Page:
The Business Year

Vira Rojpojchanarat

THAILAND - Tourism

The Thread Of History

Minister, Culture of Thailand


Vira Rojpojchanarat has been working in the cultural sector of the royal Thai government in the fields of archaeology and restoration since 1978. From 1999 onwards, he has taken key official executive positions, namely Deputy Director-General of the Fine Arts Department, Deputy Permanent Secretary of the Ministry of Culture, Permanent Secretary of the Ministry of Culture, Advisor to the Prime Minister, and is currently the incumbent Minister of Culture. He was awarded degrees in architecture and public administration from Thailand’s top universities, including Chulalongkorn University and Thammasat University.

TBY talks to Vira Rojpojchanarat, Minister of Culture of Thailand, on promoting and preserving Thai culture in a globalizing world.

How is the Ministry of Culture promoting Thai films outside of the country?

The Thai government has placed a huge importance on the film industry because it increases revenues for the country, while also boosting tourist numbers and the image of Thailand abroad. We also have our National Board of Film, which is chaired by Prime Minister Prayut Chan-o-cha, and which aims to be one of the world’s most famous locations for film productions as well as promoting the Thai film industry both locally and abroad. We have produced more than 746 films in Thailand, generating about $35 million in 2014.

Earlier this year you were involved in a campaign to encourage Thai citizens to wear more traditional clothing. How important is this to preserve the national identity?

It is very important. Miss Thailand has been awarded the best national costume in the Miss Universe competition five times, which is a source of pride. Thai silk is a great product; we have high-quality material and designs. There have been many developments and evolutions over hundreds of years in traditional Thai clothing. Jewelry designers in Thailand are also famous. Queen Sirikit supports Thai dress and textiles, especially traditional and authentic dress for boosting the income of the communities. We have heritage day every Tuesday, when we promote Thai dress for officials to wear across the country. This is symbolic and not compulsory, but by dressing in our traditional attire—at least once a week—we show that we are serious about preserving our national identity.

How is Thai culture defining itself in the context of globalization?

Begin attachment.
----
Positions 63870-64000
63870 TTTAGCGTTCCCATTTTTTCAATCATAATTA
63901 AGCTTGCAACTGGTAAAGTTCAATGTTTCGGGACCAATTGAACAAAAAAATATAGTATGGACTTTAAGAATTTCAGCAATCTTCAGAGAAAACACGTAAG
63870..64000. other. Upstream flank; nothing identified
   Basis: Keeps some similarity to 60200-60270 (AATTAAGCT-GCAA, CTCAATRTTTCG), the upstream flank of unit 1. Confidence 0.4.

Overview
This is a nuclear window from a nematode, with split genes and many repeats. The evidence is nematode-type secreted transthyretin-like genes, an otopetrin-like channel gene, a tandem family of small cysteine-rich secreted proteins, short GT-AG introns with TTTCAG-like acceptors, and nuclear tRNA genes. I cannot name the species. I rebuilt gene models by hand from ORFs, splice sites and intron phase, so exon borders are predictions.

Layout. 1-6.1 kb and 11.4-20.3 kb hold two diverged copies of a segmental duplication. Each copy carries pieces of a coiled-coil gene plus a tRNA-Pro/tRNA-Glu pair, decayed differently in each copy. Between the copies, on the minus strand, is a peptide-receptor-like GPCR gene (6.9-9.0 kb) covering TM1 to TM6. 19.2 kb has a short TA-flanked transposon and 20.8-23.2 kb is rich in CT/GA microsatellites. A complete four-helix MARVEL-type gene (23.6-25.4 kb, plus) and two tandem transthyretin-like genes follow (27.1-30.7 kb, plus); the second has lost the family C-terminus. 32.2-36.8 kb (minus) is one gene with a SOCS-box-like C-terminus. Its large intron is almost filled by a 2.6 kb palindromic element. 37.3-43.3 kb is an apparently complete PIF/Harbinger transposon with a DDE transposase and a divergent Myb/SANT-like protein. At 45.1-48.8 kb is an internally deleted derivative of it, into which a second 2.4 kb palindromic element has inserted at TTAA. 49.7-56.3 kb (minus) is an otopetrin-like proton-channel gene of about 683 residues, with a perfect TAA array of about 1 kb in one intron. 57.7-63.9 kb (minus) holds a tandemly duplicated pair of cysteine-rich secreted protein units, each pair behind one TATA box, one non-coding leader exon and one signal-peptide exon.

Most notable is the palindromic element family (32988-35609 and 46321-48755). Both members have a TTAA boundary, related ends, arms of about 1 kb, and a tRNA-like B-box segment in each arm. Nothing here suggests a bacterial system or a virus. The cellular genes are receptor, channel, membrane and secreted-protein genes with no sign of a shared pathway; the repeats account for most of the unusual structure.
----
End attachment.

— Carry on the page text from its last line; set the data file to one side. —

Thai culture is especially dynamic because Thai people are able to adapt to the quickly changing world. We assimilate into new cultures and can easily and effectively adjust ourselves, which is how we are able to survive the modern era. We maintain the best aspects of outside cultures and adjust them to suit our culture. Cultures around the world are changing by the day and we play a part in developing them. Thais must know that there are traditions that we need to preserve, but that we must also adjust into a new way of life. We want Thai children to be aware of Thai-ness and also to be aware of the modern world at the same time. We want them to strike a balance between old and new and to recognize, as we do, that the world is changing.

What roles does culture play in bringing in tourism revenues for the country?

We expect to have around 30 million visitors to Thailand in 2015, which will generate around THB2.2 billion. Tourists are not only attracted to natural places like beaches or mountains, but also cultural attractions. Historic buildings, towns, or museums play a big part in tourists’ agenda when visiting Thailand. The Ministry of Culture proudly manages our museums, historic parks, World Heritage temples, and festivals. We recently launched a tourist application, which introduced QR codes to museums to offer an easier and smarter experience for visitors at museums, and also audio guides. We expect the number of visitors will be increased from 5 million to 8 million visitors this year with the promotion and marketing of the application.

What are your expectations for the year ahead?

Our goal is to prepare for the ASEAN community; we have established the ASEAN Cultural Center this year to promote the understanding of ASEAN in Thailand. We also promote and provide support for folk artists and performers to help them succeed in the modern era by generating more jobs for them. We collaborate with other agencies, such as the Ministry of Foreign Affairs, the Ministry of Commerce, Ministry of Tourism and Sports, and also Ministry of ICT. When we promote Thailand globally, it has to be a joint effort. For the promotion of culture, we are going to do it not only in ASEAN, but across Asia, Europe, and Africa, and even in South America.



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